Implementing View Types in Python

Truly hiding implementation details

interface Ledger {
fun getValue(i: Int): Int?
}
class LedgerImpl: Ledger {
val container = HashMap<Int, Int>()
override fun getValue(i: Int) = container.get(i)
fun process() {
// processing
}
}
fun getLedger(): Ledger {
val c = LedgerImpl()
c.process()
return c as Ledger
}

Can we achieve the same in Python?

Yes, we can mimic the above code structure in Python as follows.

from abc import ABC
from collections import defaultdict
class Ledger(ABC):
def get_value(self, i: int) -> int:
pass
class _LedgerImpl(Ledger):
def __init__(self):
self._container = defaultdict(int)
def get_value(self, i: int) -> int:
return self._container[i]
def process(self) -> None:
...
def facade() -> Ledger:
l = _LedgerImpl()
l.process()
return l

Can we do better?

(Accidentally) Yes, we can do better. We can use namedtuple support in Python to realize the view type.

from abc import ABC
from collections import defaultdict
from typing import Callable, NamedTuple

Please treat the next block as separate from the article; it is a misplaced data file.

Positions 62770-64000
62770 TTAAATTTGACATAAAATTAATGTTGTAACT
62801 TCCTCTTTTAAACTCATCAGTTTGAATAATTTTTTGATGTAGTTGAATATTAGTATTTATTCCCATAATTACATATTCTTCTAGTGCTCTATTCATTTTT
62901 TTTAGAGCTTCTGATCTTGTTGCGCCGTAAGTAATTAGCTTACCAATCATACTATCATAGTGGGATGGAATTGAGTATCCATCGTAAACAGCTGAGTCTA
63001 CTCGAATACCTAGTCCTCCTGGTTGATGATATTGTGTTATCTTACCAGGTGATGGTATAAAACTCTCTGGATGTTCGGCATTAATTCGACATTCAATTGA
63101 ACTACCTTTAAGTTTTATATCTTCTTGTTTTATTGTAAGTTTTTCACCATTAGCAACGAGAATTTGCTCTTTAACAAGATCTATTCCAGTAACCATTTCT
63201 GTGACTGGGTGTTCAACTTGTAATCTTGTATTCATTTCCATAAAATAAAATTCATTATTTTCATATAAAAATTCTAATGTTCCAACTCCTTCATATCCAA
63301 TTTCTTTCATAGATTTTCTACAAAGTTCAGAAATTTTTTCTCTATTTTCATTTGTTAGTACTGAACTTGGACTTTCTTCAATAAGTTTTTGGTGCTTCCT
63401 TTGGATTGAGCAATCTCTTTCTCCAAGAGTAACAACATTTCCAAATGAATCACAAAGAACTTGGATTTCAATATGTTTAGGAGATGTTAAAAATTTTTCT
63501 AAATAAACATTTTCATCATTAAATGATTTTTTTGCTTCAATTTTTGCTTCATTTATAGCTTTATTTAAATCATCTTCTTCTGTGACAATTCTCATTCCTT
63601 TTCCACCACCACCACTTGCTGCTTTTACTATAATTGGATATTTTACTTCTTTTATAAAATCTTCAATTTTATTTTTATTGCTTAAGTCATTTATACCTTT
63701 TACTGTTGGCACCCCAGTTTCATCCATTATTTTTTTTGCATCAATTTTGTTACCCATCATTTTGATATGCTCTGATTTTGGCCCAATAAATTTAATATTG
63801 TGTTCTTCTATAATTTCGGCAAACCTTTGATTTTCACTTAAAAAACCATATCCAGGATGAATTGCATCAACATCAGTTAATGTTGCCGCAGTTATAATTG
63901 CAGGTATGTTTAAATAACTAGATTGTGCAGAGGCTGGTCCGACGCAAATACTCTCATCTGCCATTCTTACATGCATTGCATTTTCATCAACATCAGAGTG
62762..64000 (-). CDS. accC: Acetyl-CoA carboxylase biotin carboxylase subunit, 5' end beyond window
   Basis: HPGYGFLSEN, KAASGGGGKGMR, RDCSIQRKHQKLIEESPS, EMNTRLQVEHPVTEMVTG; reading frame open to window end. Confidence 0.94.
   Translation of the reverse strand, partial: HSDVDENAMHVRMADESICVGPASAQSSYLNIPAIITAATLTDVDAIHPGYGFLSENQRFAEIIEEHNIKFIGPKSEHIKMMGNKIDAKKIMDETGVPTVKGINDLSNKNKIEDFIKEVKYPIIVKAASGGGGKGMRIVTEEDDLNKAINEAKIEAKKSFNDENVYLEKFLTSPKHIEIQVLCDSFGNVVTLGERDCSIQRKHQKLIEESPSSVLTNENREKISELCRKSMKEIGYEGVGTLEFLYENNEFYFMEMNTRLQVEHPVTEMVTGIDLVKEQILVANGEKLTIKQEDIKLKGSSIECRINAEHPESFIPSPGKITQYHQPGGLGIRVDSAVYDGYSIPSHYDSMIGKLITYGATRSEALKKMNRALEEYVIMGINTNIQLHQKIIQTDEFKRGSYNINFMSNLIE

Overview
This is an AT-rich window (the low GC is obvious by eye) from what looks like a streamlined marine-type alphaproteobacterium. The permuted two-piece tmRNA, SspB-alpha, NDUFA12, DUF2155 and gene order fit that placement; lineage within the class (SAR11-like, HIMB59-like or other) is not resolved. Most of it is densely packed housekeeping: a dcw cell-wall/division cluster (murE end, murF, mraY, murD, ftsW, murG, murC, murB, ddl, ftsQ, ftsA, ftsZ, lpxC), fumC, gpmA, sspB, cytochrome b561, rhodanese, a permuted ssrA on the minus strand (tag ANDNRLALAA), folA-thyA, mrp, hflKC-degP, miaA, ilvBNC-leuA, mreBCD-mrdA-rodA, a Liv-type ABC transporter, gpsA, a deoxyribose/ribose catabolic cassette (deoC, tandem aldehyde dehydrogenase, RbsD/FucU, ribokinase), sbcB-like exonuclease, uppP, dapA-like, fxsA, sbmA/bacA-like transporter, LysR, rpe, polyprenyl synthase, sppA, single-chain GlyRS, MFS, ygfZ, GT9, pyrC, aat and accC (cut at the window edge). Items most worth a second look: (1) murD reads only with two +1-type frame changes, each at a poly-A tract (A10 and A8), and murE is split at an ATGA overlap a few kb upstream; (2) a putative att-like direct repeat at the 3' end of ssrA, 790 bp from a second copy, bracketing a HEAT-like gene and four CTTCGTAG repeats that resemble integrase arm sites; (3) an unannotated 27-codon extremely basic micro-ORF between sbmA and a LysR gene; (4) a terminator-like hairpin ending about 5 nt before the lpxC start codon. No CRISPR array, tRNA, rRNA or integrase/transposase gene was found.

class Ledger(NamedTuple):
get_value: Callable[[int], int]
class _LedgerImpl():
def __init__(self):
self._container = defaultdict(int)
def process(self) -> None:
...
def get_view(self) -> Ledger:
return Ledger(lambda x: self._container[x])
def facade() -> Ledger:
l = _LedgerImpl()
l.process()
return l.get_view()

When should we use this pattern?

This pattern is ideal to use when implementation details need to be truly hidden.

Note

I stumbled on this pattern during my coding sessions. Since I found it to be interesting and useful, I blogged about it. That said, as with all patterns, use them only when they are required.

Programming, experimenting, writing | Past: SWE, Researcher, Professor | Present: SWE

Get the Medium app

A button that says 'Download on the App Store', and if clicked it will lead you to the iOS App store
A button that says 'Get it on, Google Play', and if clicked it will lead you to the Google Play store